I have seen those PTO generators. The tractor has to run at 2500 rpm to have the generator make 60 cycle AC. I hesitate to buy one for long term use because it would run the hours up on the tractor quickly. They would be handy for power outages though. Running it off a tractor you would definately have enough horse power to run a whole house.
Hi. Yes, our whole house is operated on a diesel generator with a battery bank. I'll try to summarize as best I can.
We have an 11K generator that charges up 8 big batteries (I can't remember the size, but my husband said they're used to run forklifts.) The generator runs an average of 3-4 hours a day total (usually 2 hours in the morning and 2 hours in the evening, but this is an average). We then run everything in our house on this stored power. We have all modern appliances (propane hot water and dryer) and aren't missing anything that a "regular" house has. (We have 1100 square feet and will be finishing 1100 square foot basement) We do use the efficient light bulbs though, and NEVER make heat with the electricity...no hairdryers, toaster ovens, etc, although my daughters use those cordless curling irons...you can still be fashionable even in the country! If I need to use the regular iron, or toaster, etc. I make sure that the generator is running, then it's not a problem since you're pulling the electricity from the generator and not the batteries.
We've been doing this for a year now, and had power even when our neighbors didn't due to a big snow storm!! We'll be adding a deep freezer soon and will have to adjust it to compensate for the extra draw, but we just keep playing around to try to get the best use of it. We have been using diesel, but will be doing a biodiesel/diesel mix in the spring.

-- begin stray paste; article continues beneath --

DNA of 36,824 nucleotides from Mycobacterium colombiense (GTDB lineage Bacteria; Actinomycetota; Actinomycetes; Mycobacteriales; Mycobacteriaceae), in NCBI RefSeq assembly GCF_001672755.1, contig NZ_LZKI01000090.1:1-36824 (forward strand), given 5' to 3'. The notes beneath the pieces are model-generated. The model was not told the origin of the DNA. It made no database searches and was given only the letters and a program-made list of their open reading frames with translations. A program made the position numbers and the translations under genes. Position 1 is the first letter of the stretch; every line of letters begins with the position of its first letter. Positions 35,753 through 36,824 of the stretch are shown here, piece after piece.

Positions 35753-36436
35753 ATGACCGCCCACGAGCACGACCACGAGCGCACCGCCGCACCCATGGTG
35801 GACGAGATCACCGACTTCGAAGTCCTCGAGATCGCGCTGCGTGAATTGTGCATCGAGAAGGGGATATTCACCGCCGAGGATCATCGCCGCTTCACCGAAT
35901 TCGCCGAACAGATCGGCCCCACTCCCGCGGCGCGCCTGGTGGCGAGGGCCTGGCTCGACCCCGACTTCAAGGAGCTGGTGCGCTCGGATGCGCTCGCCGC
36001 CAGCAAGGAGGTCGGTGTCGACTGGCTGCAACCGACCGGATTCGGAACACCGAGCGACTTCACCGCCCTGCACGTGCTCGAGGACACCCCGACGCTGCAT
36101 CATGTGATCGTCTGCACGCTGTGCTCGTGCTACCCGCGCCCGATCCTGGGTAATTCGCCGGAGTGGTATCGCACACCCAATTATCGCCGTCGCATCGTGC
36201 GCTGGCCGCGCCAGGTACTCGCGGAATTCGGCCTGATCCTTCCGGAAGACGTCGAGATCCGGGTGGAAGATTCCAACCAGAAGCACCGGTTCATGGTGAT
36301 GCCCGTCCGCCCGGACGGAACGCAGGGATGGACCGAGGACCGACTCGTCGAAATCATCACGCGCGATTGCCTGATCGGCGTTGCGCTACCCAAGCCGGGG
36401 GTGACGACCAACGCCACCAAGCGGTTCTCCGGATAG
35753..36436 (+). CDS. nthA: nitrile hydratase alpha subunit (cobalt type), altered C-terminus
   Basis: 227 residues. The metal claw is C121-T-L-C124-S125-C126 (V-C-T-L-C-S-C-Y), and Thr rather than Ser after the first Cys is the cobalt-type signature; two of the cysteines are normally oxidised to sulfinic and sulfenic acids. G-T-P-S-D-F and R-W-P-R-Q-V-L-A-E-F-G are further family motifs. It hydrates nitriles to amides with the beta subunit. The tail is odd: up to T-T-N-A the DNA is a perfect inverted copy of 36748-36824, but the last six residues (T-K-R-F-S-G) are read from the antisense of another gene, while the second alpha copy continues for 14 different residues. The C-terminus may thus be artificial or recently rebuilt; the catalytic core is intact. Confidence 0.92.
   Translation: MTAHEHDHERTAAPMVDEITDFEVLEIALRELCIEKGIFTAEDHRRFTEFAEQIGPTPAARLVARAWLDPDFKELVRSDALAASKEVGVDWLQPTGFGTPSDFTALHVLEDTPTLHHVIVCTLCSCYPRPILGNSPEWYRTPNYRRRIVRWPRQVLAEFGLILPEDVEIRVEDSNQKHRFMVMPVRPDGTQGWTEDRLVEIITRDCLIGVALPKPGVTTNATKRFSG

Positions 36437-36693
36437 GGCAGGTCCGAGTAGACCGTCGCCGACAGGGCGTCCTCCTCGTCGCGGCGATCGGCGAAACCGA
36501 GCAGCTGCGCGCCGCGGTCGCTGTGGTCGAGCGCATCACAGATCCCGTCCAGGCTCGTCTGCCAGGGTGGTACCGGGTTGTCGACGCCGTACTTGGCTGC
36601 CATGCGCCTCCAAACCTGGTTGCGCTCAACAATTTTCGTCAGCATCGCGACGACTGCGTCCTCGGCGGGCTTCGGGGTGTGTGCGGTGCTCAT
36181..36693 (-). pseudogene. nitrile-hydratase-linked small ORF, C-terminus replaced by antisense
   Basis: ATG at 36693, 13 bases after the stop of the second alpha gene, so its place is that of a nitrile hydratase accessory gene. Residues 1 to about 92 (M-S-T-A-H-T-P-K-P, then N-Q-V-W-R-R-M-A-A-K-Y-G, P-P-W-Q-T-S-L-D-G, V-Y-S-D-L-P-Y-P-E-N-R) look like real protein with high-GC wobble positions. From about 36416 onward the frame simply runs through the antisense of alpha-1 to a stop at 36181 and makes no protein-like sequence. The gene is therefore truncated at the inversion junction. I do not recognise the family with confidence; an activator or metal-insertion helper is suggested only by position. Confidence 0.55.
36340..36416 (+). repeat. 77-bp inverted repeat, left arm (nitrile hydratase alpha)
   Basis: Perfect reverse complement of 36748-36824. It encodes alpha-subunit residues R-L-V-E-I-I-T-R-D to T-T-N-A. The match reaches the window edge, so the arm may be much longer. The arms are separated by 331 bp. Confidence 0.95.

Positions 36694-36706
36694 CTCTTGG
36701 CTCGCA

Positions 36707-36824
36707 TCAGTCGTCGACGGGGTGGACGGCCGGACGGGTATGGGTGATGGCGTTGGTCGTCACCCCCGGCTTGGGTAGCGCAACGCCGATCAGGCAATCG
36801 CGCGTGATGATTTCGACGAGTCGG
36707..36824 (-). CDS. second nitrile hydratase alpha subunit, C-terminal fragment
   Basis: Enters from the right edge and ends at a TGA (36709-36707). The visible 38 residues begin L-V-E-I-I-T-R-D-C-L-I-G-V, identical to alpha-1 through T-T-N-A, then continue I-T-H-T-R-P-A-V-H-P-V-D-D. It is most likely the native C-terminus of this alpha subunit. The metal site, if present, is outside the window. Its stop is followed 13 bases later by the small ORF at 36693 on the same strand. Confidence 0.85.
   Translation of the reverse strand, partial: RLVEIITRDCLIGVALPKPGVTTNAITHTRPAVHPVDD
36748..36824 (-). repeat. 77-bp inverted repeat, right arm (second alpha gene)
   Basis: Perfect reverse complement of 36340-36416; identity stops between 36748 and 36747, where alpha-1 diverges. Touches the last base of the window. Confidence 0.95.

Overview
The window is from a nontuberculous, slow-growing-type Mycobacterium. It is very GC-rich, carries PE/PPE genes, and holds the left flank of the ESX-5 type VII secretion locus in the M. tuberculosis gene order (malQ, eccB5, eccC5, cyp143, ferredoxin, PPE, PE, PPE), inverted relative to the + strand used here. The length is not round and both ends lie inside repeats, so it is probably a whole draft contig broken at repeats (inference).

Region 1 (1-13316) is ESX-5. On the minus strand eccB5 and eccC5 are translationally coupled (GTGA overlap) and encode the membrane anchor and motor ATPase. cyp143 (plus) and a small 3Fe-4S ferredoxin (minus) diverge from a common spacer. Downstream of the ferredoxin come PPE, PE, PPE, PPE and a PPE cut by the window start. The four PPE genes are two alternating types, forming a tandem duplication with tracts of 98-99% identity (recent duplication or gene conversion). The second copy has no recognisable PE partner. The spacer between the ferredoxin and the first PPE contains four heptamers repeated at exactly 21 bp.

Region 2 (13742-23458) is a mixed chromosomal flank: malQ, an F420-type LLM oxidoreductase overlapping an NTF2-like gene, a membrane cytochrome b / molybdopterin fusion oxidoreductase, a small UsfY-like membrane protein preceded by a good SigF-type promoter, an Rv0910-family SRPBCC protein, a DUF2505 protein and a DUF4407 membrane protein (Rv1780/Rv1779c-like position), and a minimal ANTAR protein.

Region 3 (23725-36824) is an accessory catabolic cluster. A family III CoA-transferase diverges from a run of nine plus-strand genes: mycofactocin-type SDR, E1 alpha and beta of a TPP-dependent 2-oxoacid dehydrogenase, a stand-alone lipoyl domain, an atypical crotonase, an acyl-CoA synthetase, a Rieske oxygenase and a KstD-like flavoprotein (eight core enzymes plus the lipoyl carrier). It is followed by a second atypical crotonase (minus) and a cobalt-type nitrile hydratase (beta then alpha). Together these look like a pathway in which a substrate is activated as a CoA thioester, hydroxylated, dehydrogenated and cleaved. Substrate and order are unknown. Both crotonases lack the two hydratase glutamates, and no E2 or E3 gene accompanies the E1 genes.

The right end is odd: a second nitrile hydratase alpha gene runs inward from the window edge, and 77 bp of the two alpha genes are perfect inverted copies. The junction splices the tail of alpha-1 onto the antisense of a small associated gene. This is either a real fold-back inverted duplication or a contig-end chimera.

We will eventually be adding both solar and wind (we live on top of a hill that gets a ton of wind) and then the generator will hardly ever run.
The generator and batteries are all stored in a separate shed apart from the house.
This of course is a very general idea of it. For more info I really recommend the book More Power to You, (which you can buy on Amazon.)
In this area, many are going to propane generators. They will cycle on monthly (automatically) to insure operations. They are quieter while running. Just not sure how efficient they are in propane consumption.
I converted my Gasoline Gen to propane a few months back the kit was a 100.00 bucks and worth it it will give your Gen longer life to plus propane is cheaper here then gasoline i use some solar power to ive been makeing my own panels. i have a bank of batterys to in my shead paul
hi everybody. i am thinking about using a genarator. for my home can some one tell me . how or what do you need to do. i'm new to this so i'm not sure which one is the best. im just real tried of paying high power bills. and really can't afford. the wind kind. i don't think. so if anybody has any ideas. please tell me the best. one to go with. i had in mind a gas one also but not to. sure how they work . please help.